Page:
The cyclical relationship between threat actors and security professionals begins with the creation of a new attack technique, followed by the discovery of that technique by the security community, and then a refashioning of the manner of attack or creation of another novel approach by threat actors.
Note to readers: PhishLabs will be represented by Paul Black at MalCon 2016 in Puerto Rico from October 18-21. At MalCon 2016, Paul will review the evolution of malware targeted at banks and financial institutions, reviewing notable trending data and methods to combat them. Contact PhishLabs for ongoing concern, questions and a deeper dive into the latest remediation techniques.
The cat and mouse game between malware researchers and threat actors operating banking Trojans began with the creation and propagation of the Zeus banking trojan in 2007. Since Zeus’s release, the number of banking trojans has increased continually, yet the anti-analysis mechanisms used by cybercriminals to obstruct researchers appear to have plateaued.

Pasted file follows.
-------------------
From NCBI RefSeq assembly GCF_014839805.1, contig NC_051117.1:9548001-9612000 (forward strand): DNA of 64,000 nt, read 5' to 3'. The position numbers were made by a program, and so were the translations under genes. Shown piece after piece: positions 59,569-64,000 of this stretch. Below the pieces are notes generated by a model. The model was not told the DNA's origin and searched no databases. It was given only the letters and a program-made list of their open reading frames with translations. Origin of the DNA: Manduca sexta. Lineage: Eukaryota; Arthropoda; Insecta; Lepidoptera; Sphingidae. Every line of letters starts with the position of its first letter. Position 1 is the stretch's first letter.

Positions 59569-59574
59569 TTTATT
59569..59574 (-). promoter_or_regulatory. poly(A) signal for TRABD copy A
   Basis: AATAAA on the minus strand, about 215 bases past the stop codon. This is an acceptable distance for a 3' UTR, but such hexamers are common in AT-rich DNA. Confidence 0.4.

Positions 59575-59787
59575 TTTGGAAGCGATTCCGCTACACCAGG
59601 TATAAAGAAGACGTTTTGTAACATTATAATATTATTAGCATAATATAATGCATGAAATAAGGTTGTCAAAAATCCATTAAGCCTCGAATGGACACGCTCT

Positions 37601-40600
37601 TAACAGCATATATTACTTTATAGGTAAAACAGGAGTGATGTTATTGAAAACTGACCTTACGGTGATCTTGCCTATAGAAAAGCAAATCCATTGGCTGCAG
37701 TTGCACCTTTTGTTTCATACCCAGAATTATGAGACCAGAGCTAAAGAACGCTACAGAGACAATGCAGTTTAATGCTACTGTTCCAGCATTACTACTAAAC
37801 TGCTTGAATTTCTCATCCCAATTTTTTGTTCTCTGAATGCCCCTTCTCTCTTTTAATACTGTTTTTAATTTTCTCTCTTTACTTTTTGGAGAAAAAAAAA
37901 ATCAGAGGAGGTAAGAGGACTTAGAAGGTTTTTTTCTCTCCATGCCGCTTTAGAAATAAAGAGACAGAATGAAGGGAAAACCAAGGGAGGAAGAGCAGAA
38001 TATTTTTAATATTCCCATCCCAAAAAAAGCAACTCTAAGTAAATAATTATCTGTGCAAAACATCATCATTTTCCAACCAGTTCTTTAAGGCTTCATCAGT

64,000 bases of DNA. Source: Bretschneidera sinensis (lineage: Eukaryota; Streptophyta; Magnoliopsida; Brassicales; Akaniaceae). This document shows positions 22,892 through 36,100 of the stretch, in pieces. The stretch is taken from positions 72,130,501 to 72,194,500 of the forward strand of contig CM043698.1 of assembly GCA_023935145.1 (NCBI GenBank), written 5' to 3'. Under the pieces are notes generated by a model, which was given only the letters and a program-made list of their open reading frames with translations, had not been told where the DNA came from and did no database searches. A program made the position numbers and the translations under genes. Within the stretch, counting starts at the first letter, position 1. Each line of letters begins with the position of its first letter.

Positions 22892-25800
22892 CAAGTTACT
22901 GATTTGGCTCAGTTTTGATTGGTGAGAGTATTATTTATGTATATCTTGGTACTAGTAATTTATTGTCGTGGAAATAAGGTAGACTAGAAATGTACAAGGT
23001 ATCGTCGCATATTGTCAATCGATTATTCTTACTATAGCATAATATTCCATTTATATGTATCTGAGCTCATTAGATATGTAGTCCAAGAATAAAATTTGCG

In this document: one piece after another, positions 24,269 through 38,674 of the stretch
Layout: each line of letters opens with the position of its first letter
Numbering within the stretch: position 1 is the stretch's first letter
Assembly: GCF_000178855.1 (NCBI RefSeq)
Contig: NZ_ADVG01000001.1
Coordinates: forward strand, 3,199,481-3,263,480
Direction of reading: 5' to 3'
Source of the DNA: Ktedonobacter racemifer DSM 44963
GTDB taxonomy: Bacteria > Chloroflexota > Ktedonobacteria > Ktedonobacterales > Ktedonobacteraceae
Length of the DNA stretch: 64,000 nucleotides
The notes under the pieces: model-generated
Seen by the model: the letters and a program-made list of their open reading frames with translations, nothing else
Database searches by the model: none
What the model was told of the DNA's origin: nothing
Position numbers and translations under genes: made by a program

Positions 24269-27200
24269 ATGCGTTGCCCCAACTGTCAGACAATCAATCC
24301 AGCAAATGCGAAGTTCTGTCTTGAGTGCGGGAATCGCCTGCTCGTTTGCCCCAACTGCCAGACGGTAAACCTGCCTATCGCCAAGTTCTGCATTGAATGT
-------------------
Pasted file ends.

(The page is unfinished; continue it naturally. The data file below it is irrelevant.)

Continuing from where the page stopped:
At the end of July, the PhishLabs Research, Anaysis, and Intelligence Division (R.A.I.D.) found two major changes in the codebase of Vawtrak (a.k.a. Neverquest2) that significantly increased the banking Trojan’s persistence and the risk it poses for victims. We have discovered that the newest iteration of Vawtrak is now using a domain generation algorithm (DGA) to identify its command and control (C2) server. By using an algorithm instead of hardcoded domains, automated attempts at mitigation are rendered inadequate. Additionally, this new DGA implementation is bundled inside of a codebase that appears smaller and more efficient possibly because of compiler optimization. This optimization prevents malware researchers from using their pre-established Vawtrak analysis techniques during the reversing process to assist with the mitigation of the threat.